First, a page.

machine and puts it right, but in re-arranging the numbering, which has been going-
on and changing with every stroke, he may possibly set it a number in advance or
otherwise of the last good ticket. Hence the necessity for an additional check.
The counting machine is furnished with feeding and receiving tubes, and with
accurately numbered wheels similar to those of the printing machine. The attendant
having placed his pile of tickets in the feeding tube, the lowest number at the bottom,
he draws it into view by means of a catch similar in arrangement to that of the press,
observes the number of the ticket thus produced, and sets the corresponding number


on the counting-wheel to an index or eyelet-hole situated conveniently for the eye of
the counter. When the machine is in motion for every ticket that is drawn out of
the feeding tube the counting-wheel moves a number forward, and so long as the two
numbers agree all is right. In order to ascertain if they do so the attendant stops
frequently to examine. Errors (if any) having been corrected by the man who
printed the tickets, these are now ready for packing. As progressive order is so
essential in the issue of the tickets no danger of that being broken must be left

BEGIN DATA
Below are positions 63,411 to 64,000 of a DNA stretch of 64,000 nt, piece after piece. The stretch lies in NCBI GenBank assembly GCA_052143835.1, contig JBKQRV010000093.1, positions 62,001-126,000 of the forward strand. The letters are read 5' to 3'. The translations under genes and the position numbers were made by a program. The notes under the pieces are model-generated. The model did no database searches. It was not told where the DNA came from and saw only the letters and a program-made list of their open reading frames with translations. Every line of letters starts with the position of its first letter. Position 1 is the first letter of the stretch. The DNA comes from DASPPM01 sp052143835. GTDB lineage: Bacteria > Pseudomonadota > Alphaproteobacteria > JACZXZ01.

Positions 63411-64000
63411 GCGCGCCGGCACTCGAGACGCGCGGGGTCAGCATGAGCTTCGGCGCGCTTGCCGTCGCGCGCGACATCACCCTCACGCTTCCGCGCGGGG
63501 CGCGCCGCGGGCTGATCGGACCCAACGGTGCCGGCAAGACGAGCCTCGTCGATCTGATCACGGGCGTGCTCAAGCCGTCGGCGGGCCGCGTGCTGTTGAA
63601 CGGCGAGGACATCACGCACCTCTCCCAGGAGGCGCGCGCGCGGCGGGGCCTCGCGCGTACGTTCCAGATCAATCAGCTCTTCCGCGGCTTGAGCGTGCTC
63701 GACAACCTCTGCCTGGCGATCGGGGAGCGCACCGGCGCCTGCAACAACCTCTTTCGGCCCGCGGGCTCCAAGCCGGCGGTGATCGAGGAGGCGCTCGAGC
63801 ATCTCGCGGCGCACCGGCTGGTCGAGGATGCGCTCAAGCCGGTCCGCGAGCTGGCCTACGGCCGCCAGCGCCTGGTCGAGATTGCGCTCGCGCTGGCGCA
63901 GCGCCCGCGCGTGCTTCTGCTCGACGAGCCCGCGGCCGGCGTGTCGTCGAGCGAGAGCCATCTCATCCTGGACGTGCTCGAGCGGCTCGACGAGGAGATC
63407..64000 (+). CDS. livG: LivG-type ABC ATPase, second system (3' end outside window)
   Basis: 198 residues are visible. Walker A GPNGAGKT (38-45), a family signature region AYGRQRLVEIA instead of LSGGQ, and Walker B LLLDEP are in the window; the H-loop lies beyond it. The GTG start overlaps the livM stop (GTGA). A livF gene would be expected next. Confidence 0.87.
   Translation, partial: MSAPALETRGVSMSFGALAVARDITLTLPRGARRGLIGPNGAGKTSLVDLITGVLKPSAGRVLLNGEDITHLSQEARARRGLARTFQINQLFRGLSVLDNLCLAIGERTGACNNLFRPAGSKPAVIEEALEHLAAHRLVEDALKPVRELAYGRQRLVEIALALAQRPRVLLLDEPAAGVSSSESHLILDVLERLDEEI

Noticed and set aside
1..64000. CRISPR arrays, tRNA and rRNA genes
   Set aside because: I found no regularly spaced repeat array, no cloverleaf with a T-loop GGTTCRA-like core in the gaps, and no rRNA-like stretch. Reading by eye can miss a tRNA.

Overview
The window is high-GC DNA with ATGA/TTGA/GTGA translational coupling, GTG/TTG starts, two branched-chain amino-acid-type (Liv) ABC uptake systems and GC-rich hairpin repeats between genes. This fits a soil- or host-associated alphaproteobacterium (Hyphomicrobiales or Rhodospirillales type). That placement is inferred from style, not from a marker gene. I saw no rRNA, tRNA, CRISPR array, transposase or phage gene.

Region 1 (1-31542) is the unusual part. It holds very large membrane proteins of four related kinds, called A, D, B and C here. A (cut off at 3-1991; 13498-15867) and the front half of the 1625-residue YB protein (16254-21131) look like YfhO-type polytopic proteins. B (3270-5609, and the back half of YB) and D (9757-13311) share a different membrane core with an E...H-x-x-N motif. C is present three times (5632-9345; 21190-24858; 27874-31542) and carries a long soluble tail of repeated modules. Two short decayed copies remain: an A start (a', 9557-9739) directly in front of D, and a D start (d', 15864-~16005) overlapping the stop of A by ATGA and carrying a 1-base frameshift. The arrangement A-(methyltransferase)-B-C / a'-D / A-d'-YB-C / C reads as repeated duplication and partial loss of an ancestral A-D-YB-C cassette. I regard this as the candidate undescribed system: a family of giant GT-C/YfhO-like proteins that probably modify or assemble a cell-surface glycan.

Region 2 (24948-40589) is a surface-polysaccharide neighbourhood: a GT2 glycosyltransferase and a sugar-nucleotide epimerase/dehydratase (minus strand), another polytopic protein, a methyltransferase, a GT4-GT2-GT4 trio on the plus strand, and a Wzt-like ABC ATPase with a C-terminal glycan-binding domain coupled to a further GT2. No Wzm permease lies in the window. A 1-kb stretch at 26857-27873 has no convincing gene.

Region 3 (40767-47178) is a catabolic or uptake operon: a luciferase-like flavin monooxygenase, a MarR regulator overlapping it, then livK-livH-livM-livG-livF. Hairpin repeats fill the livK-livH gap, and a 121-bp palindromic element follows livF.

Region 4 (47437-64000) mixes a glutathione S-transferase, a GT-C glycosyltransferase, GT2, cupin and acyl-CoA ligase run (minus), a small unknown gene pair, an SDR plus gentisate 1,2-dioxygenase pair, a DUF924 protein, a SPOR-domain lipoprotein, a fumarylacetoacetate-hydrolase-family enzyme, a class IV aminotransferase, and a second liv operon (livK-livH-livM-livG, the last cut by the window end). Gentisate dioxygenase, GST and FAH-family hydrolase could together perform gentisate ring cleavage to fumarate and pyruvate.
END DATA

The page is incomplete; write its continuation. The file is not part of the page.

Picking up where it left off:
unprovided for ; they are, therefore, placed in bundles of 250 in a frame or screwing-
up apparatus, by which they can be tightened almost into a solid mass. While in
this condition a band of string is passed round them, and, being secured by a suitable
knot, they retain their solidity when liberated from pressure, and are in a state for
distribution to all parts of the world.

In this way are prepared the little tickets which the travelling public receive
at the booking office window, and stow away in their pockets or slip into their gloves
or hats without thought of the ingenuity and industry required to produce even so
small and insignificant an object. Insignificant as each ticket may seem, however,
the annual aggregate of the railway fares which these trifles represent amounts to
millions of pounds sterling, and every fractional part in that great total is duly and
easily registered by this simple ticket system. It is always interesting to look back
to small beginnings, and compare them with the results of a few years' thought and
work. The contrast is often startling, and to no one would it be more so in this case
than to the originator of the railway ticket system itself, could he behold the immense
increase of traffic which must now be provided for. Little did he think at that lonely
Milton station, as he worked at his bench in the still hours of the night, of the ulti-
mate extent of the success with which his labours were to be crowned, and we are
tempted to regret that he did not live to a more mature age to witness the extended
development of his plans. One thing he did live to accomplish, which must be esti-
mated at a far higher value than anything yet mentioned. From the time when the
firm in which he was a partner at Carlisle became bankrupt, it had been his cherished
wish to be able to pay their creditors in full, and he did not depart from the frugal
style of living which at first was a necessity until he had fulfilled this moral though not
legal claim. A leading Manchester newspaper in recording the decease of Mr.
Edmondson which took place at his residence, in Manchester, on the 22nd of June,
1851, says : — ' With the character of Mr. Edmondson in private life it is denied us to